Leadership presents many conundrums.
One of them involves the style in which you choose to communicate your opinion and perspective to others.
On the one hand, if you’re in any type of management or leadership role, you might feel it’s part of your job to be the one with all the answers. You may fear that if you fail to at least project the image of knowing it all, your team won’t respect you, and you’ll lose the authority of your position. Many leaders I work with as an executive coach fall into the trap of thinking that because they are at the top of their division and
must be the ones who make the ultimate decisions for their group, they must
always be right.
But while it’s true that part of effective leadership involves being informed enough to provide answers and guide others, there’s a bigger picture to keep in mind. What could be bigger than knowing it all? Acknowledging the fact that no one is always right. In fact, some of the most effective leaders reach their achievements not by being the “answer person,” but by surrounding themselves with a top-notch team and listening to them.
Tune In and Observe.
We’ve all known someone who projects that their opinion is the only one that matters. How do you feel when you’re around a person like this? When I’ve asked coaching clients this question, they’re the first to admit that such people suck the life out of any project or joint endeavor and are incredibly demoralizing to work with, particularly in a team environment.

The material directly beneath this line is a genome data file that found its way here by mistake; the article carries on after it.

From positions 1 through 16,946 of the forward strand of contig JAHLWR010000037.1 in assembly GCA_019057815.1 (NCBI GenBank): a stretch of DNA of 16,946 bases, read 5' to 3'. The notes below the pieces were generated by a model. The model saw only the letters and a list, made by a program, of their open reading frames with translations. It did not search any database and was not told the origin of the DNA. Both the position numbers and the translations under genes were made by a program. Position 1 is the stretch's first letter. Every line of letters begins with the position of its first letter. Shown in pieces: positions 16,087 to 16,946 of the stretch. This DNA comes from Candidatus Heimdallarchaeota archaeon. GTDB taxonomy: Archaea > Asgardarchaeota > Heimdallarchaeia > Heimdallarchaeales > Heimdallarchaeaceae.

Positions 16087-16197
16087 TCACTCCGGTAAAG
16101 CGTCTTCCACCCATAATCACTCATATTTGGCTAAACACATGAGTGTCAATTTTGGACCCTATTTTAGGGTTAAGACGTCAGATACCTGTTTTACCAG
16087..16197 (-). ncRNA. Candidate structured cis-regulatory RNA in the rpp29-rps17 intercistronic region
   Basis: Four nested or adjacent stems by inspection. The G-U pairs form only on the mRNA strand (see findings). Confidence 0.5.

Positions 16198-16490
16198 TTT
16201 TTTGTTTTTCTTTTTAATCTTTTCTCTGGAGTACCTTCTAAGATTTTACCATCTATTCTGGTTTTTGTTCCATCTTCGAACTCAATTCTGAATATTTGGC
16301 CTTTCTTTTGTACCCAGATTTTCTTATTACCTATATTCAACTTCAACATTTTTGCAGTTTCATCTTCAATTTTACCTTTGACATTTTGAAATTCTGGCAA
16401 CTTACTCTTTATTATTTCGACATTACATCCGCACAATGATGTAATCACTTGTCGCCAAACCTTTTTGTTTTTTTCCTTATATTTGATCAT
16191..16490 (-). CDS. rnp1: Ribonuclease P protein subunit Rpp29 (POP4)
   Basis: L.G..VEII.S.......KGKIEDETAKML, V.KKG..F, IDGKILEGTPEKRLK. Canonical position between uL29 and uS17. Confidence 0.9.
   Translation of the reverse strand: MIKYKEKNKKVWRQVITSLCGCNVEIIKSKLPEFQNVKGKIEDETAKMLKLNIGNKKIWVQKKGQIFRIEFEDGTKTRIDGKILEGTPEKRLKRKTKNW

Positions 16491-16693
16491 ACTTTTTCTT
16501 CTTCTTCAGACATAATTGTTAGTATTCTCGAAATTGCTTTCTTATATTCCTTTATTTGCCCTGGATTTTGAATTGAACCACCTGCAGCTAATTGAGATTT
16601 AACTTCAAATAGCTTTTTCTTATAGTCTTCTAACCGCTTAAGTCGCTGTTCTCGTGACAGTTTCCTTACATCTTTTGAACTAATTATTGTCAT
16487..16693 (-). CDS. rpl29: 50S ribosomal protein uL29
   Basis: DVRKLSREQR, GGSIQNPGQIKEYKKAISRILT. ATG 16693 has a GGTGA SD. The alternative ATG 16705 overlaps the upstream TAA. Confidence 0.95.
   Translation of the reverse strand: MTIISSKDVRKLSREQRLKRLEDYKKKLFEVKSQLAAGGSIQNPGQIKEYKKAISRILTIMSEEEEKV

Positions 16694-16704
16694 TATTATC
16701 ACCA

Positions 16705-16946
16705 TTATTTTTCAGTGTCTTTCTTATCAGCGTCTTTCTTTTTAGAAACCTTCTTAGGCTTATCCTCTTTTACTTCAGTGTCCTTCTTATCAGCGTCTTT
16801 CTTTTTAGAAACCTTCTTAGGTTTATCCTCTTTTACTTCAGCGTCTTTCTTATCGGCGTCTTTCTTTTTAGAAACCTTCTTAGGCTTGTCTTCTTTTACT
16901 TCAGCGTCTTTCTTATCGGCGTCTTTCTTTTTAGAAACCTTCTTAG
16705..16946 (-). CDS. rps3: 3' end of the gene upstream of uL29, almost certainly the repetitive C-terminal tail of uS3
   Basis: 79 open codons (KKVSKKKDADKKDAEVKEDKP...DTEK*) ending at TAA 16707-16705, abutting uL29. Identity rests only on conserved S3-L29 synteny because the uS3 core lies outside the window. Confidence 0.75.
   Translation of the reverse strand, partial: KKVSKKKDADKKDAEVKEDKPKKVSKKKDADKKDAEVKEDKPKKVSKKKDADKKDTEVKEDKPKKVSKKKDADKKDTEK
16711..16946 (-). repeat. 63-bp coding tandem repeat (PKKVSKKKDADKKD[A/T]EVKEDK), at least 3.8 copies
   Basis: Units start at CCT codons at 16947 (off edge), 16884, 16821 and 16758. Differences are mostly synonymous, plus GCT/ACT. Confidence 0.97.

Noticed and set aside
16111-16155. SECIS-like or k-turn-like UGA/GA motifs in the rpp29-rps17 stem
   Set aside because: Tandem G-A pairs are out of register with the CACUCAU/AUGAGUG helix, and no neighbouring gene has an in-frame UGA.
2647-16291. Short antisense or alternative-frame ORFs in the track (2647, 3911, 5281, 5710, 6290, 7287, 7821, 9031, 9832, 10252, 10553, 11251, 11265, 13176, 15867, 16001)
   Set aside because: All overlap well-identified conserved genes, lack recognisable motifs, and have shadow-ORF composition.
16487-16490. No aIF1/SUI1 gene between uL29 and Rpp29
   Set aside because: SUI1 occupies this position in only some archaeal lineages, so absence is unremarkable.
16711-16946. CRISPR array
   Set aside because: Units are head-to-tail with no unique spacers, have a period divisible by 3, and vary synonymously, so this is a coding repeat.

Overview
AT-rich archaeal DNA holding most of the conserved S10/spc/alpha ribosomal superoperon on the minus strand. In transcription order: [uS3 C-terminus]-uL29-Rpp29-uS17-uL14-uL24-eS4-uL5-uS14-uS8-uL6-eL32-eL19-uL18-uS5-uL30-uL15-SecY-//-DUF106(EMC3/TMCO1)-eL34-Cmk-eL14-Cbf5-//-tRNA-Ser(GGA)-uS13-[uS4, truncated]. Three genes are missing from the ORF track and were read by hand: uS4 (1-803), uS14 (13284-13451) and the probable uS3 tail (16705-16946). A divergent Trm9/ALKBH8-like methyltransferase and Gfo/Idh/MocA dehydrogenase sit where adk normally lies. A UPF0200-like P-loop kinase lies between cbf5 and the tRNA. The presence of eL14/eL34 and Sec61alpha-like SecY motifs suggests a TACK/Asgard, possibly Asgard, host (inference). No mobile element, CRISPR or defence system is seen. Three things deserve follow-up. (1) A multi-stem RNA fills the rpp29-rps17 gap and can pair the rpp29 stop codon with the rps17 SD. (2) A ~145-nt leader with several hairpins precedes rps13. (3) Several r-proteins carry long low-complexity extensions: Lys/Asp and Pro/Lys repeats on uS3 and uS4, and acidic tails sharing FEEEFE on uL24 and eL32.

But what if you’re that person? Do people often share new ideas or perspectives with you? If they don’t, they may be afraid of approaching and confiding in you because they expect that you won’t listen to them. If this seems to be what’s happening on your team, it may be time to shut up and listen. Talk less, observe more, and tune in to what your co-workers are trying to tell you.
The fact is, if you’re a great leader, then you’ve taken the time to hire well, and you have some unbelievably smart people working for you. Listen hard to what they say, welcome informed challenges to your own ideas, and understand others perspectives only then should you make your final call. After taking the time to truly tune in to your team, you may make a different, more informed decision than your original one and your whole company will benefit.
Admit When You’re Wrong.
What’s the opposite of a know-it-all? Someone who has the ability to admit not having all the answers, and who can acknowledge sometimes making mistakes like everyone else.
Nothing makes a leader more magnetic than the willingness to take responsibility for a bad call. If you find yourself in the position of having misadvised your team, then simply admit it, request forgiveness, and move on. Your fallibility will make others respect you more and take greater risks in their own jobs.